Whether man-made or Mother Nature, both cut a wide path of pain and destruction through the year. I suppose there may still be a few holdouts that question whether climate change and global warming are real, but those holdouts have dwindled as extreme weather events and dramatic temperature shifts have become the new normal.
Locally, a cluster of tornadoes hit Morgan, Johnson and Lawrence counties in the eastern portion of Kentucky on March 2, packing winds of up to 140 mph and killing 23 people. The town of West Liberty was reduced to rubble.
This was an extreme weather occurrence, but a more subtle atmospheric condition began to take shape around the same time. The 2011-2012 winter was one of the mildest in recent memory. There was limited snowfall, so once spring arrived there was insufficient snowmelt to feed our water system.
This mild winter then turned into the warmest year on record. The 2012 North American Drought covered 80 percent of the contiguous United States with at least abnormally dry conditions. It’s not sexy, but the overall economic impact is on track to become one of the costliest natural disasters in U.S. history.
Two huge hurricanes provided an ironic bookend to the drought.
First, on August 28, the eve of Hurricane Katrina’s seven-year anniversary, Hurricane Isaac blew into the Gulf Coast, packing sustained winds of 80 mph, a storm surge of 11 feet, and damages of $2.3 billion; nine people were killed.
Two months later, on October 29, right before Halloween and the Presidential Election, came Superstorm Sandy. It was the largest Atlantic hurricane on record, spanning 1,100 miles, from Maine to Florida, and as far west as Wisconsin, impacting 24 states.
At its peak intensity Sandy was a Category 2 hurricane. It decreased to a post-tropical cyclone with hurricane force winds by the time it came ashore around Atlantic City, NJ. Sandy remained plenty potent as it brought sustained winds of 110 mph, with gusts of 140 mph, and a storm surge of 13 feet, that flooded streets, tunnels and subways.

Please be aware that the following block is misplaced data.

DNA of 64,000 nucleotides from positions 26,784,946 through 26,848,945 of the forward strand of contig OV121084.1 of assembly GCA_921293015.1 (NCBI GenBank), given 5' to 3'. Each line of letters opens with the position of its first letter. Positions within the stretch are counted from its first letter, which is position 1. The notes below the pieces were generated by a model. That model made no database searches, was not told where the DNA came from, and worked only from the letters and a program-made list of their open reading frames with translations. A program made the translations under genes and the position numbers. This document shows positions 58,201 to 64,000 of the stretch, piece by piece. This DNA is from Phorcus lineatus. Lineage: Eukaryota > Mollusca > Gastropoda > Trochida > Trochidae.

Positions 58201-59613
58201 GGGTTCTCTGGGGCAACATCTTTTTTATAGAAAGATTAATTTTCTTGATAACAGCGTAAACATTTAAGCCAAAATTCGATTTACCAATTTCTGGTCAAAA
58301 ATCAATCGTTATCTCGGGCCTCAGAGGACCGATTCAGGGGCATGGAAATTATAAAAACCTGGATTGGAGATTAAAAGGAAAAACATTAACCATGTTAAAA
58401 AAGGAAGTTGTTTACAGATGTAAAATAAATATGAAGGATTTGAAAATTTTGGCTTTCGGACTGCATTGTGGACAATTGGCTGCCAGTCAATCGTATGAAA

At least 253 people were killed along its path in seven countries, and damages are estimated to cost over $65 billion. Areas in New York City, particularly Queens and Staten Island, along with the coastal regions of New Jersey were hit the hardest.
Sandy was the second most costly hurricane in U.S. history next to Katrina.
Then, on Christmas Eve a powerful winter storm dumped 15 inches of snow across Arkansas, leaving more than 200,000 residents without power into the new year. Up to 20 inches of snow fell in the Adirondacks of New York, and 7.5 inches in Indianapolis. Nationwide at least 17 people were killed as a result of this storm.
Interesting how many extreme weather records have been set over the last few years; coincidental, probably not.
We as people are ultimately responsible for much of this destruction.
We might not have pulled the trigger, Mother Nature provided the storms, but we continue to build in places that were never intended for development and are susceptible to natural disasters; we allow corporations to pollute our lands and waters, which erodes valuable eco-systems that were intended to protect our coastlines; and we pump millions of metric tonnes of carbon dioxide into the atmosphere yearly, warming our land and seas.
Out of an insistence for convenience, to cut costs and maximize profits, we disrespect our environment and our fellow man. As a consequence, recently, nature has been striking back at humanity with a great vehemence.